What happened after the circulation of these horrifying images? Let’s read here only a story about an incident. He is named Ali Alhaji Muhammed. He was a potato seller. This man, a father of 15 children had to travel to a town to meet some customers. It was a journey he had made many times. After his business, he started going back home in a shared taxi. Minutes after, the taxi was made to stop at a spot blocked by a wall of burning tyres. A mob of Berom (ethnic group in Plateau State) men armed with knives and machetes were interrogating drivers, looking for Fulani Muslims. The day was not good for poor Ali who is a Fulani Muslim. He was drugged from the taxi along with another unfortunate male passenger… Ali’s charred remains were reportedly discovered three days after the incident happened… His body was so badly mutilated that his wife refused to see it…
Similarly, a few days back here in Ethiopia an individual happened to post on Facebook a photograph that shows plastic-shrouded corpses of human beings. The individual claimed that a killing was perpetrated by a certain ethnic group against innocent people from another ethnic minority in Benishangul Gumuz State. The amazing thing is that the photograph was taken from the internet. It shows the dead bodies of “African migrants shot dead by smugglers on Libyan coast”. It was stated on the original news document of March 10, 2017 that “police initially believed the migrants had been shot because they refused to board the human traffickers’ boat during bad weather”. The guy posted this photograph for his devilish purpose of causing conflicts and killings among innocent people. If it were not for some active individuals who exposed the fake news, unexpected massacre could have been flared up because of this baseless fake news.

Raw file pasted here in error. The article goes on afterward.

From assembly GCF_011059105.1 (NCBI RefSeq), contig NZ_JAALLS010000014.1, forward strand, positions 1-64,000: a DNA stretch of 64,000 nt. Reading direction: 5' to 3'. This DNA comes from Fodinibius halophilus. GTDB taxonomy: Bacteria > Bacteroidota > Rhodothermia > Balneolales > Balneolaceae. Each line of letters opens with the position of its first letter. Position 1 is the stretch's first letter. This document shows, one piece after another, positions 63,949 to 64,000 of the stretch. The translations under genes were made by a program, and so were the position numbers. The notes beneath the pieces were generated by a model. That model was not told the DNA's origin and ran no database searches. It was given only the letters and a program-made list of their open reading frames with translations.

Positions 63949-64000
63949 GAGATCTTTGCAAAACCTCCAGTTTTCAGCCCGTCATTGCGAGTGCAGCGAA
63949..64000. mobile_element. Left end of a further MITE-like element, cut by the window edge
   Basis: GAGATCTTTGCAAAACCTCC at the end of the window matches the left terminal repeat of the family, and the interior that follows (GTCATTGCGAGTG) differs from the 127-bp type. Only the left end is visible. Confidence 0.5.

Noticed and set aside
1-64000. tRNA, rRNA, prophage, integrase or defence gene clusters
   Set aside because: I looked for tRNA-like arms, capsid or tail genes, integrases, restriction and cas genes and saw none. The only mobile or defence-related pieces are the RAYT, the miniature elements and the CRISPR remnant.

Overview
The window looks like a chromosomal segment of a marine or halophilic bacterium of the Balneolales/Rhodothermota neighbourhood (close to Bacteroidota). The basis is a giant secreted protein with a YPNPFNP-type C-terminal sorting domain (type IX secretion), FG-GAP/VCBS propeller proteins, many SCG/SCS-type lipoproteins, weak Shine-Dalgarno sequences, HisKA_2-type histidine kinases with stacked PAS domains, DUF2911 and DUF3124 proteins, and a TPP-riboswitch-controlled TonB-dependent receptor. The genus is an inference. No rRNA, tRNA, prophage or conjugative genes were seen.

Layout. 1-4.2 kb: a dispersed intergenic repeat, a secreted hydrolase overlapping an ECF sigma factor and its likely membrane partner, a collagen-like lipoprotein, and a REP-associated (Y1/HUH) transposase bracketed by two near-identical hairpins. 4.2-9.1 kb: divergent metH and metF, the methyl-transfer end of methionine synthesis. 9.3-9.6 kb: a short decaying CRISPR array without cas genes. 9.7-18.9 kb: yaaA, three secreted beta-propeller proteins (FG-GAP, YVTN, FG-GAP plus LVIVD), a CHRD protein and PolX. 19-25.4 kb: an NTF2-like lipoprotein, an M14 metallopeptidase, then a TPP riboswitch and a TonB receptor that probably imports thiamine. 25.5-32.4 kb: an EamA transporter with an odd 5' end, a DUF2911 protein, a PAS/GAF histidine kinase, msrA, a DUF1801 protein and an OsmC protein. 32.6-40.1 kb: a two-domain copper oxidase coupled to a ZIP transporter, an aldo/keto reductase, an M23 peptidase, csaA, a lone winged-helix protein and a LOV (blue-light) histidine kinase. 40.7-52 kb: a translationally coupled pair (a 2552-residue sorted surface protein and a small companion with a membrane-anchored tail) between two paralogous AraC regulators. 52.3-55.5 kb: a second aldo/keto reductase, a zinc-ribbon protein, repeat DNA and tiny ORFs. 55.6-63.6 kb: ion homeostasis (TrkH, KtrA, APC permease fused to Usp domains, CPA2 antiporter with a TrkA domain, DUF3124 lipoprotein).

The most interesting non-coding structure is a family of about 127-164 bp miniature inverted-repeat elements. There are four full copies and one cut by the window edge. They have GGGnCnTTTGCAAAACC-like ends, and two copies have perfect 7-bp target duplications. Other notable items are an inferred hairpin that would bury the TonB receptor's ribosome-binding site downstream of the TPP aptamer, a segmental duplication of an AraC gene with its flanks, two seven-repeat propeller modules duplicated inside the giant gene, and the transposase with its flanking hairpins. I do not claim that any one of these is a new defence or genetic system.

These days politicians in many countries seem to engage themselves in establishing fake news industry. Director of Abuja-based Centre for Development, Idayat Hassan said that Nigerian politicians have been involved in creating ‘fake news factories’ where paid employees, both local and international, create content with the aim of bullying, intimidating and sometimes cajoling the public to accept it.
In the same way some untrustworthy political parties in Ethiopia have gone to the extent of organizing a group of Facebook warriors who are paid to disseminate false news and rumours that cause conflicts in areas where ethnicity is radicalized.
An online survey conducted in Kenya, Nigeria and South Africa shows that those who are exposed to fake news can hardly trust the traditional news media. “African audiences have low levels of trust in the media, experience a high degree of exposure to misinformation, and contribute – often knowingly – to its spread”. The finding is that many people have been exposed to fake news. Therefore, rebuilding trust in the mainstream media can be taken as remedy. Educating people about the dangers of fake news is not enough. It has also been suggested that media organizations would have to work at rebuilding relationships with the audiences. Raising awareness among the society or providing training on media literacy should also be taken as a good approach. What Taiwan has done is a good example in this regard. A new curriculum was designed in that country beginning 2017 to teach critical readings of propaganda and the evaluation of sources. This is what we call media literacy. It is of paramount importance to provide training in journalism in the new information society.
Deceitful people who have been engaged in fabricating fake news are posing serious threat to us all. We all should act responsibly whenever we read news (that seem exaggerated) highly circulated by unknown sources or senders. Let’s consider the source of the fake news. Let’s read beyond the headlines… check the author and date… assess supporting sources of the fake news… I feel that we must be very suspicious of the photographs and video footage that show mass killings, conflicts and property damages. Watch out! The least you can do is that do not share or like such fabricated news. If you click ‘share’ or ‘like’, you may be a cause for unexpected killings of many innocent citizens and property loss…